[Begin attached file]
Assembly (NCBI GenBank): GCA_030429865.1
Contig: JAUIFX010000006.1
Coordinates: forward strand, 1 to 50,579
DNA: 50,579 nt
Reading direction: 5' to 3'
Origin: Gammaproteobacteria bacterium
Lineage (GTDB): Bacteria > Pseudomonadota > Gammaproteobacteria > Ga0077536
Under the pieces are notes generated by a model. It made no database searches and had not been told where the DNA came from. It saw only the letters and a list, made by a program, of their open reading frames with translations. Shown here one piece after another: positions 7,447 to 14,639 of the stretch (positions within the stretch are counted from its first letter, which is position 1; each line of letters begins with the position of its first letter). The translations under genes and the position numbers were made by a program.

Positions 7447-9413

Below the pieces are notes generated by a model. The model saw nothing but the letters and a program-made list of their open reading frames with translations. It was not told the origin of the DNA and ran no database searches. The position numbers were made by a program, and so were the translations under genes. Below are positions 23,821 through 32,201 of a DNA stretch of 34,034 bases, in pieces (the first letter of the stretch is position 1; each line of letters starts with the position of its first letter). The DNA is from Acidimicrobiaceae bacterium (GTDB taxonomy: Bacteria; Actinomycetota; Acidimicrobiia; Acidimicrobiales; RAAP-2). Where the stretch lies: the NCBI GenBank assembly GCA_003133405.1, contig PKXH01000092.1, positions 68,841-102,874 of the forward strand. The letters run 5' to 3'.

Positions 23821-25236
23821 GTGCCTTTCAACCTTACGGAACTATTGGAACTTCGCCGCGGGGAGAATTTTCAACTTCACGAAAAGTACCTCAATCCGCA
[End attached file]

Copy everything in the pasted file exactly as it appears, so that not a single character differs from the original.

Assembly (NCBI GenBank): GCA_030429865.1
Contig: JAUIFX010000006.1
Coordinates: forward strand, 1 to 50,579
DNA: 50,579 nt
Reading direction: 5' to 3'
Origin: Gammaproteobacteria bacterium
Lineage (GTDB): Bacteria > Pseudomonadota > Gammaproteobacteria > Ga0077536
Under the pieces are notes generated by a model. It made no database searches and had not been told where the DNA came from. It saw only the letters and a list, made by a program, of their open reading frames with translations. Shown here one piece after another: positions 7,447 to 14,639 of the stretch (positions within the stretch are counted from its first letter, which is position 1; each line of letters begins with the position of its first letter). The translations under genes and the position numbers were made by a program.

Positions 7447-9413

Below the pieces are notes generated by a model. The model saw nothing but the letters and a program-made list of their open reading frames with translations. It was not told the origin of the DNA and ran no database searches. The position numbers were made by a program, and so were the translations under genes. Below are positions 23,821 through 32,201 of a DNA stretch of 34,034 bases, in pieces (the first letter of the stretch is position 1; each line of letters starts with the position of its first letter). The DNA is from Acidimicrobiaceae bacterium (GTDB taxonomy: Bacteria; Actinomycetota; Acidimicrobiia; Acidimicrobiales; RAAP-2). Where the stretch lies: the NCBI GenBank assembly GCA_003133405.1, contig PKXH01000092.1, positions 68,841-102,874 of the forward strand. The letters run 5' to 3'.

Positions 23821-25236
23821 GTGCCTTTCAACCTTACGGAACTATTGGAACTTCGCCGCGGGGAGAATTTTCAACTTCACGAAAAGTACCTCAATCCGCA